Mr. Lucky (1943), directed by H.C. Potter, is a confusing movie, teetering on the edges of screwball comedy and serious crime drama. Hidden inside this obscure corner of Cary Grant’s career is some of his best dramatic work between the usual comedy bits he could do in his sleep.
The film is set in the days just before the U.S. entered World War II and is based on a Cosmopolitan story by Milton Holmes. Grant stars as Joe Adams, a grifter and gambler who receives a draft notice. His evil partner Zepp (Paul Stewart) also gets a notice, and both are marked fit to serve. The two gamble over the identity of Joe Bascopolous, one of their goons who recently died and was marked not fit to serve, and Joe wins. Zepp later fails his physical anyway, which sets up problems for Joe later on.
After thinking that problem is squared away, Joe tackles his money flow problems by trying to con a war relief organization into hosing a gambling room during their next fundraising gala, then keep all the winnings for himself. There’s just one problem though: Joe’s cold heart starts to melt when he meets and falls in love with socialite Dorothy (Laraine Day of Foreign Correspondent and Dr. Kildare fame).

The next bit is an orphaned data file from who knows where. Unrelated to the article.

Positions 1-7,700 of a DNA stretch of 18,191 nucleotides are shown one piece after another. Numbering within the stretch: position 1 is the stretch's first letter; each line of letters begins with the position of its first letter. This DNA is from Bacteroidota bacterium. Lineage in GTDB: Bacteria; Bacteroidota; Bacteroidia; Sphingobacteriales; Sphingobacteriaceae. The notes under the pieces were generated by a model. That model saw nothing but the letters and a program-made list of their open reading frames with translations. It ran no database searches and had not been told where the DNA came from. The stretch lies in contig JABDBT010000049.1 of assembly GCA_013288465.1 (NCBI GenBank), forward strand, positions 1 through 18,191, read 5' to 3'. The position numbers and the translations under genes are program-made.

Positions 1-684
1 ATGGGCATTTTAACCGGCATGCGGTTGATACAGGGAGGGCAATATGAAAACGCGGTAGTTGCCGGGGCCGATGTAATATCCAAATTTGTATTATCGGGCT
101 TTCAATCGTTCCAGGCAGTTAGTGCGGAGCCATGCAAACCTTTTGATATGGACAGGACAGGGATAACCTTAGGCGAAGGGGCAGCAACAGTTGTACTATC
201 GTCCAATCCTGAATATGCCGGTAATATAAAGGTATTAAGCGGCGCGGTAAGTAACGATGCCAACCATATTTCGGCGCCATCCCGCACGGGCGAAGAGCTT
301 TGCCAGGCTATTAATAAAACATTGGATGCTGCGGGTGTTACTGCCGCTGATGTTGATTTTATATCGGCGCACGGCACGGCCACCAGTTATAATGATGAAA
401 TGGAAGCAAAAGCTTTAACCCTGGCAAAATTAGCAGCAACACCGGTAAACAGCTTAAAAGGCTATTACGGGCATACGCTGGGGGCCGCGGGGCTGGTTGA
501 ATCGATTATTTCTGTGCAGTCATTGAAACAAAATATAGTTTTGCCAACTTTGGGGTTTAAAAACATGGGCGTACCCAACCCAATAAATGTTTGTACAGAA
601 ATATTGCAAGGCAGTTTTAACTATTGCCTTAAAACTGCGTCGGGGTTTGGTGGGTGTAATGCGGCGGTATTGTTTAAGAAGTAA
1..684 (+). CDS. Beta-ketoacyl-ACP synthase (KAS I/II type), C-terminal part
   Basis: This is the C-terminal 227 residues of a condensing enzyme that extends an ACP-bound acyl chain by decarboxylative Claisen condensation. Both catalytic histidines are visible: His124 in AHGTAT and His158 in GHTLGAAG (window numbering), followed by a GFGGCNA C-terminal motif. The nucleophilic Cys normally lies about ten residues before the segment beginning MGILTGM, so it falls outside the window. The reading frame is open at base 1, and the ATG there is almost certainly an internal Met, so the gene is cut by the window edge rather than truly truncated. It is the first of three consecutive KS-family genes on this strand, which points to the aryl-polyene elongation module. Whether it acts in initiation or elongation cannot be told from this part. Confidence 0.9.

Although Mr. Lucky is not one of Grant’s best-known films, it still highlights every single one of his strengths. This is the film that gives us the hilarious image of Grant trying to knit, and another underrated scene where Joe teaches Dorothy rhyming slang. But it’s also the film that gives Grant an opportunity to flex his dramatic muscles when he delivers a great speech to Dorothy about how socialites look down on his kind of people.
However, the story is a little too tied up at the end. Its conclusion could have been even more powerful if a lovers’ reunion was not tacked on at the end.
Mr. Lucky also has a sterling supporting cast, including Charles Bickford as Joe’s friend Swede, the hilarious Alan Carney as “Crunk,” Gladys Cooper as the leader of the war relief organization and Paul Stewart as his usual slimy self. The great Henry Stephenson also plays Dorothy’s grandfather.
The Yale-educated Potter directed a handful of underrated movies, including one of the funniest in Grant’s career, Mr. Blandings Builds His Dream House. His other credits include the final Astaire-Rogers movie The Story of Vernon and Irene Castle and The Farmer’s Daughter, which won Loretta Young her Oscar.
Mr. Lucky is an easy film to recommend to Grant fans, and one that plays so well to his versatility as an actor. It can get a little mushy and some of the more serious stuff does not sit too well next to the comedy, but it is a good way to spend 100 minutes.
Mr. Lucky is now streaming on Filmstruck.